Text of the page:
A novel risk-based approach could be an effective way to triage women for mammography during times of limited capacity, such as the situation during the COVID-19 pandemic, according to new findings.
Researchers evaluated almost 2 million mammograms that had been performed at more than 90 radiology centers and found that 12% of mammograms with “high” and “very high” cancer risk rates accounted for 55% of detected cancers.
In contrast, 44% of mammograms with very low cancer risk rates accounted for 13% of detected cancers.The study was published online March 25 in JAMA Network Open.
Cancer screening programs dramatically slowed or even came to a screeching halt during 2020, when restrictions and lockdowns were in place. The American Cancer Society even recommended that “no one should go to a health care facility for routine cancer screening,” as part of COVID-19 precautions.
However, concern was voiced that the pause in screening would allow patients with asymptomatic cancers or precursor lesions to develop into a more serious disease state.
The authors point out that several professional associations had posted guidance for scheduling individuals for breast imaging services during the COVID-19 pandemic, but these recommendations were based on expert opinion. The investigators’ goal was to help imaging facilities optimize the number of breast cancers that could be detected during periods of reduced capacity using clinical indication and individual characteristics.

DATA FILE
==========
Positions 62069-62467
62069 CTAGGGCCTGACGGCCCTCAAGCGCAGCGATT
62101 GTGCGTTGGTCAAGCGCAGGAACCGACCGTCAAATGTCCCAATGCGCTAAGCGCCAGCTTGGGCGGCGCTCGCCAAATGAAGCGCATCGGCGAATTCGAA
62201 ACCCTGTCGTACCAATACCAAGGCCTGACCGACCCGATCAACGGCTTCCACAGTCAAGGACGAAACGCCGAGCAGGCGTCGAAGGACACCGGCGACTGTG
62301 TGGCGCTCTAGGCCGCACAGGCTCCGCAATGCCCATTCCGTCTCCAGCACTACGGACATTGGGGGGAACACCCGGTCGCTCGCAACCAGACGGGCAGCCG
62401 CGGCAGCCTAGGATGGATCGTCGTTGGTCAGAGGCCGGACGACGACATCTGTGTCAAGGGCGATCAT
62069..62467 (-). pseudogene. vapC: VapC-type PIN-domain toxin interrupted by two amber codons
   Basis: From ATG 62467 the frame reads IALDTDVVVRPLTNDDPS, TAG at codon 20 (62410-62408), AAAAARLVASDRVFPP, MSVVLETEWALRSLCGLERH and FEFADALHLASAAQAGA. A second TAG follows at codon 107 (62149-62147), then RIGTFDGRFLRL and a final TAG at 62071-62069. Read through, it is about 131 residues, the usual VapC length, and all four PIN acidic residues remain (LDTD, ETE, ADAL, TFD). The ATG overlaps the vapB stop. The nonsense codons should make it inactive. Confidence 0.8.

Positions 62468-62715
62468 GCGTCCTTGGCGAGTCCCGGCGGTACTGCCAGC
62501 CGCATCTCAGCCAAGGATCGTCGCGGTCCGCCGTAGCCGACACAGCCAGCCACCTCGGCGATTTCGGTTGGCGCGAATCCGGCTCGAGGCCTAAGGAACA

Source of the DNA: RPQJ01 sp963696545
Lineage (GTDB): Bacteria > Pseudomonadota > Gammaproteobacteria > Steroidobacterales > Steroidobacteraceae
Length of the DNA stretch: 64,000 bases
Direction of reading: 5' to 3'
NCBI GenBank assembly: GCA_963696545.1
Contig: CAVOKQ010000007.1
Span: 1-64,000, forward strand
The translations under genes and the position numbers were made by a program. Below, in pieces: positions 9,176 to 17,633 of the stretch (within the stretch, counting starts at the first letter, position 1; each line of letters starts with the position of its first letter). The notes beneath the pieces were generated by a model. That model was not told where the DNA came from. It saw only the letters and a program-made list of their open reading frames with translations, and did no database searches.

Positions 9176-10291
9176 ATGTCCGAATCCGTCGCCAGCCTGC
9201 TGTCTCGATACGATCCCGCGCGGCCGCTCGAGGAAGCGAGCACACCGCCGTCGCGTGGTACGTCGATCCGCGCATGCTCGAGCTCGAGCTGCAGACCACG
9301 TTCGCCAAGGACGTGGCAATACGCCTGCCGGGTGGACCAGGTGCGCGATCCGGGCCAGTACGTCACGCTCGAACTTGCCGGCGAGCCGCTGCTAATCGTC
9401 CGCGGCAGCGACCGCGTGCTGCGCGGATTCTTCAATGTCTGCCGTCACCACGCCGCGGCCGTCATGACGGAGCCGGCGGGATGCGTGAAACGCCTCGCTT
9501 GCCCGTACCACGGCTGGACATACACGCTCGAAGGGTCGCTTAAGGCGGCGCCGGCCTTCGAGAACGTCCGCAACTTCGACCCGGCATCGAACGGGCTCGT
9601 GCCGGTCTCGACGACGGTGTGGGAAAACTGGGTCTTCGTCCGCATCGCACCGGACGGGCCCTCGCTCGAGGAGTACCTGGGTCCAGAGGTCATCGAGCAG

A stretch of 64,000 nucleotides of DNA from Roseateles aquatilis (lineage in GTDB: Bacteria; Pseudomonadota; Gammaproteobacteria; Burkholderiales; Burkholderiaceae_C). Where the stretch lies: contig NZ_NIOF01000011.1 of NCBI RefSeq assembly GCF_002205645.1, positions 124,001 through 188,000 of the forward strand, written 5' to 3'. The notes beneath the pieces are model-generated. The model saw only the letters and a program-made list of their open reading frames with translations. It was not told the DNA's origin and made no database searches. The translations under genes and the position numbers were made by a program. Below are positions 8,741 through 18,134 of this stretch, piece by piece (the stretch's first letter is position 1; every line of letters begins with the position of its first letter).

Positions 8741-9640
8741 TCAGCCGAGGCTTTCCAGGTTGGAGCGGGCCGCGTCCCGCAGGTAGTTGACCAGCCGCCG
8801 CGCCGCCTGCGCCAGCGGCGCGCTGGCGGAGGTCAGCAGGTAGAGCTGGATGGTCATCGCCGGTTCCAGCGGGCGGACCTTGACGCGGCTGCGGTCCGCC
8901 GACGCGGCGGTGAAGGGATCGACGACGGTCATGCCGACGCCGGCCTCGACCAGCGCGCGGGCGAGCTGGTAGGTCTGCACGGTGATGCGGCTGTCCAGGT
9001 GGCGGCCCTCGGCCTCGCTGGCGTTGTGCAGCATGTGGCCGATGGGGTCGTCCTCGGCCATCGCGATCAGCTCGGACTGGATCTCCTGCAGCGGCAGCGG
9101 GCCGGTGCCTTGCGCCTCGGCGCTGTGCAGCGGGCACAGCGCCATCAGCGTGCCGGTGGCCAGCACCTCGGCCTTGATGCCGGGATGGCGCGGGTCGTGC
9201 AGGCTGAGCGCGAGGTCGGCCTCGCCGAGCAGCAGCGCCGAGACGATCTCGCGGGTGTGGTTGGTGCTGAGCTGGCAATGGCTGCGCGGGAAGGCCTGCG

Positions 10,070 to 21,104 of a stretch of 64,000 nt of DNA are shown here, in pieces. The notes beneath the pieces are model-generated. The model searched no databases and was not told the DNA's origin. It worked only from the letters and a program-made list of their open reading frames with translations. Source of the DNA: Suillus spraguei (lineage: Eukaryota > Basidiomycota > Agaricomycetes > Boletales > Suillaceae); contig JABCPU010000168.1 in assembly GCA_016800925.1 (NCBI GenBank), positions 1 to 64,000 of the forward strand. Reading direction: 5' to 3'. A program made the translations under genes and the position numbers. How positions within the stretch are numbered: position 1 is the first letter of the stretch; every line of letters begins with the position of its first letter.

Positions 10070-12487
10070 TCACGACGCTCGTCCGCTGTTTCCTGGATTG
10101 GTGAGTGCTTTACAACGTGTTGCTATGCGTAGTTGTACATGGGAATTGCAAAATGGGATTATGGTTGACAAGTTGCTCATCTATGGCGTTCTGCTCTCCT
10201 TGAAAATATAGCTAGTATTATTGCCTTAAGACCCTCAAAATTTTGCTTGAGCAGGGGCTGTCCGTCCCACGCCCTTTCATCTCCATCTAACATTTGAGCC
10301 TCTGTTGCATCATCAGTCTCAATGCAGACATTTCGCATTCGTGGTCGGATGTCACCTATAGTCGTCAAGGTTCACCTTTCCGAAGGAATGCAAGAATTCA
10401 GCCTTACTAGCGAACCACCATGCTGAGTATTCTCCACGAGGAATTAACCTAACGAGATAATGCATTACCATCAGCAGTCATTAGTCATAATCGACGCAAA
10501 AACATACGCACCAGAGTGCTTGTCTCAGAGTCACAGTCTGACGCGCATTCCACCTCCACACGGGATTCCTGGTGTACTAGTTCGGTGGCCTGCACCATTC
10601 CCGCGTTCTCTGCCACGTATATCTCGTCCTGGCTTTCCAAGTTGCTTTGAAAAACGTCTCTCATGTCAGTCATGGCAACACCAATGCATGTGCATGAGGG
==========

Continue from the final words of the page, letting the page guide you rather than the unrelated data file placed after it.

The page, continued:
The result was a risk-based strategy for triaging mammograms during periods of decreased capacity, which lead author Diana L. Miglioretti, PhD, explained was feasible to implement. Miglioretti is division chief of biostatistics in the Department of Public Health Sciences at University of California Davis.
“Our risk model used information that is commonly collected by radiology facilities,” she told Medscape Medical News. “Vendors of electronic medical records could create tools that pull the information from the medical record, or could create fields in the scheduling system to efficiently collect this information when the mammogram is scheduled.”
Miglioretti emphasized that once the information is collected in a standardized manner, “it would be straightforward to use a computer program to apply our algorithm to rank women based on their likelihood of having a breast cancer detected.”
“I think it is worth the investment to create these electronic tools now given the potential for future shutdowns or periods of reduced capacity due to a variety of reasons, such as natural disasters and cyberattacks — or another pandemic,” she said.
Some facilities are still working through backlogs of mammograms that need to be rescheduled, which would be another way that this algorithm could be used. “They could use this approach to determine who should be scheduled first by using data available in the electronic medical record,” she added.
Five Risk Groups
Miglioretti and colleagues conducted a cohort study using data that was prospectively collected from mammography examinations performed from 2014-2019 at 92 radiology facilities in the Breast Cancer Surveillance Consortium. The cohort included 898,415 individuals who contributed to 1.8 million mammograms.
Information that included clinical indication for screening, breast symptoms, personal history of breast cancer, age, time since last mammogram/screening interval, family history of breast cancer, breast density, and history of high-risk breast lesion was collected from self-administered questionnaires at the time of mammography or extracted from electronic health records.
Following analysis, the data was categorized into five risk groups: very high